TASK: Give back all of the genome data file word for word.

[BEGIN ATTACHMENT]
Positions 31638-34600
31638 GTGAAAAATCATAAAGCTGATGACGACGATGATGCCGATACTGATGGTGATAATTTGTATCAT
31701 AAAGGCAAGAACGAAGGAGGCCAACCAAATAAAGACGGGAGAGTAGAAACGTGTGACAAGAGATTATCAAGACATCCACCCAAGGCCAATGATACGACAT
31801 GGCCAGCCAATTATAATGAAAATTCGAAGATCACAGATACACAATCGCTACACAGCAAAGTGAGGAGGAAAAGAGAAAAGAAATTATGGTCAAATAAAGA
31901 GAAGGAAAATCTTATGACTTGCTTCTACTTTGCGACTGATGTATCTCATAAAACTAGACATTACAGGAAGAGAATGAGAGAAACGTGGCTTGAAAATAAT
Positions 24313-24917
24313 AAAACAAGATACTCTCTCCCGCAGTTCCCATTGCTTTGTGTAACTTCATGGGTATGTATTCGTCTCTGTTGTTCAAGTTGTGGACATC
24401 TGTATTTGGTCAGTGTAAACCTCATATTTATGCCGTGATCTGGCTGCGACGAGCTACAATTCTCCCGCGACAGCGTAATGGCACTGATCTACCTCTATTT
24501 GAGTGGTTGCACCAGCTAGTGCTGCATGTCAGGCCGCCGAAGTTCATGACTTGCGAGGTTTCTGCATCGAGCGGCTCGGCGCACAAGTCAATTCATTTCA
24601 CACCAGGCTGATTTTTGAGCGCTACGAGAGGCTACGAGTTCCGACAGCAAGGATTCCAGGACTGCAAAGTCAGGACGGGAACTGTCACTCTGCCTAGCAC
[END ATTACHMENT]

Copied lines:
Positions 31638-34600
31638 GTGAAAAATCATAAAGCTGATGACGACGATGATGCCGATACTGATGGTGATAATTTGTATCAT
31701 AAAGGCAAGAACGAAGGAGGCCAACCAAATAAAGACGGGAGAGTAGAAACGTGTGACAAGAGATTATCAAGACATCCACCCAAGGCCAATGATACGACAT
31801 GGCCAGCCAATTATAATGAAAATTCGAAGATCACAGATACACAATCGCTACACAGCAAAGTGAGGAGGAAAAGAGAAAAGAAATTATGGTCAAATAAAGA
31901 GAAGGAAAATCTTATGACTTGCTTCTACTTTGCGACTGATGTATCTCATAAAACTAGACATTACAGGAAGAGAATGAGAGAAACGTGGCTTGAAAATAAT
Positions 24313-24917
24313 AAAACAAGATACTCTCTCCCGCAGTTCCCATTGCTTTGTGTAACTTCATGGGTATGTATTCGTCTCTGTTGTTCAAGTTGTGGACATC
24401 TGTATTTGGTCAGTGTAAACCTCATATTTATGCCGTGATCTGGCTGCGACGAGCTACAATTCTCCCGCGACAGCGTAATGGCACTGATCTACCTCTATTT
24501 GAGTGGTTGCACCAGCTAGTGCTGCATGTCAGGCCGCCGAAGTTCATGACTTGCGAGGTTTCTGCATCGAGCGGCTCGGCGCACAAGTCAATTCATTTCA
24601 CACCAGGCTGATTTTTGAGCGCTACGAGAGGCTACGAGTTCCGACAGCAAGGATTCCAGGACTGCAAAGTCAGGACGGGAACTGTCACTCTGCCTAGCAC